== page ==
What I find strange is that the media thought it worthwhile to publish his motivation. Let’s strip this to its basic facts and look at the media’s role:
- Man with strange ideas wants to get public attention to spread his message.
- Man commits act which shocks people.
- Man is then given the publicity he craves and a soapbox to broadcast his views. (The media also telling us that he has a podcast, as well as reporting what he had to say!)
Anyone see a pattern here? And I don’t just mean when they report the motivations behind terrorist attacks.
Now, I don’t know about you, but it strikes me that if I want to get a message out there… Let’s say, I want to draw attention to shocking prejudice that PHON supporters face when they talk to intelligent people, or I want to alert you to the dangers of drinking water… Or let’s say, I read “The Herald-Sun” today and I discovered that a full week after the opening of the safe injecting room in Richmond, there were still people injecting in alleyways, and I want to show people that it’s been a failure because we all thought that it’d only take a week for every druggie to find out about the centre and start using it.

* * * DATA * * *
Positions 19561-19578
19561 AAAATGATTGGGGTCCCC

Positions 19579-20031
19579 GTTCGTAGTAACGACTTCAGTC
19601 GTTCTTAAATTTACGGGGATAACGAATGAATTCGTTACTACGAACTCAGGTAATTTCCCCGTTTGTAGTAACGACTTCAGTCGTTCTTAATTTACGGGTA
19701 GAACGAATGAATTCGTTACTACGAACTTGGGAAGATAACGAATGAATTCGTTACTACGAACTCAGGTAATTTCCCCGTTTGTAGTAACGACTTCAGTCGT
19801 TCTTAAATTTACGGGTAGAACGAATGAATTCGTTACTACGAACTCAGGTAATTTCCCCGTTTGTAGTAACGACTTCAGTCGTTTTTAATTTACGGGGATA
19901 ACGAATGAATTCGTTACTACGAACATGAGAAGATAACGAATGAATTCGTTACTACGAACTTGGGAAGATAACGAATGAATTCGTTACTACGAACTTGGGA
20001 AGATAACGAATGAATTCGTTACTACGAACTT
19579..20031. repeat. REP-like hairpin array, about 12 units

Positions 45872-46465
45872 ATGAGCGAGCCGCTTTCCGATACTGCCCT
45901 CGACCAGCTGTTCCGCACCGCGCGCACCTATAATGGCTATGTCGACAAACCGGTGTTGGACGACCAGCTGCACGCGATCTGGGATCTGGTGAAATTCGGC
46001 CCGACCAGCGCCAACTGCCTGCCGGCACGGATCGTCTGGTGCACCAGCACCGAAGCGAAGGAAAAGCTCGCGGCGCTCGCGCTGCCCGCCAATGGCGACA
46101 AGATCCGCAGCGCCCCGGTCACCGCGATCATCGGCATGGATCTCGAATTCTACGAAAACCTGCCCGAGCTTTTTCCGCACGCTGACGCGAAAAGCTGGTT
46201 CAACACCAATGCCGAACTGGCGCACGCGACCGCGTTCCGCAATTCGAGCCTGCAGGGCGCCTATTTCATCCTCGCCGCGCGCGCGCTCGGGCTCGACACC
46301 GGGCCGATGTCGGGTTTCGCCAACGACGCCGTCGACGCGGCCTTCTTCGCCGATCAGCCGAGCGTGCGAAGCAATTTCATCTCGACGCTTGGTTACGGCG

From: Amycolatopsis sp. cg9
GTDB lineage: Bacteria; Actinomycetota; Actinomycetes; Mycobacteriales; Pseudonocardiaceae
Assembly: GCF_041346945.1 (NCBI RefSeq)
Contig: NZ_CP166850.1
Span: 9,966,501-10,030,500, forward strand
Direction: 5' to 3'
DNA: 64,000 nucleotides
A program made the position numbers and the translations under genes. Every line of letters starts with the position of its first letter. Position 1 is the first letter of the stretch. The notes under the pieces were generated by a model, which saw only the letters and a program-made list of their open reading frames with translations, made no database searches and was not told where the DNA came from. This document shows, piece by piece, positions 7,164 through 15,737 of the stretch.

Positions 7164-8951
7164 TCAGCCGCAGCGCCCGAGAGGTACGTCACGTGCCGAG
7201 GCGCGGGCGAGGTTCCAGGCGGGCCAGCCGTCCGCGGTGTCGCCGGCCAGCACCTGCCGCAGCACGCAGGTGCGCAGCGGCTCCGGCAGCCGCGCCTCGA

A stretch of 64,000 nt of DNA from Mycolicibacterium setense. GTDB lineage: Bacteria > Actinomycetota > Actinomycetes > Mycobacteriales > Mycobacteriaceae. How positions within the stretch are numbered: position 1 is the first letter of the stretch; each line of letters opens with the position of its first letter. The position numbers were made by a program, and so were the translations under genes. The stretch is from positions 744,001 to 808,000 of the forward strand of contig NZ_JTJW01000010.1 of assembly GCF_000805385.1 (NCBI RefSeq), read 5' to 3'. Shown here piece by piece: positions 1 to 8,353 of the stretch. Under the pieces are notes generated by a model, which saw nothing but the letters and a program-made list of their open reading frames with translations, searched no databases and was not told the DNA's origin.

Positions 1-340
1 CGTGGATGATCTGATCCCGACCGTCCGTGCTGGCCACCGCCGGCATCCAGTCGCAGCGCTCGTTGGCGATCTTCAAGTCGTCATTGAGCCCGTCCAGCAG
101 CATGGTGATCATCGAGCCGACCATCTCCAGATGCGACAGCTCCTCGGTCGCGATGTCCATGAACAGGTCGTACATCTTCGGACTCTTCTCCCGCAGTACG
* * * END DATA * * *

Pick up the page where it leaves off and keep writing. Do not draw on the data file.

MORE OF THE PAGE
Whatever my message, if I want to get it out there, it seems that the media is more interested in me if I do something offensive.
I don’t mean to suggest I’m perfect. I’m sure that I do have some faults even if none readily spring to mind because I’m male. However, I do tend to try and be polite, reasonable and thoughtful in my dealings with other people, even if they tell me that they think Donald Trump is a good bloke. Yet if I ring the media and tell them that I have a great idea and I’m very intelligent and it’s a cracker and I’d like some space in tomorrow’s paper because my idea would not only help to cure most known diseases but everyone would like it and I’d probably end up with the Nobel Peace Prize, they’d tell me to go away. On the other hand, if I said that I was planning to make a porno movie on the steps of the Shrine of Remembrance, they’d probably have a news crew there in a flash… if you’ll pardon the expression.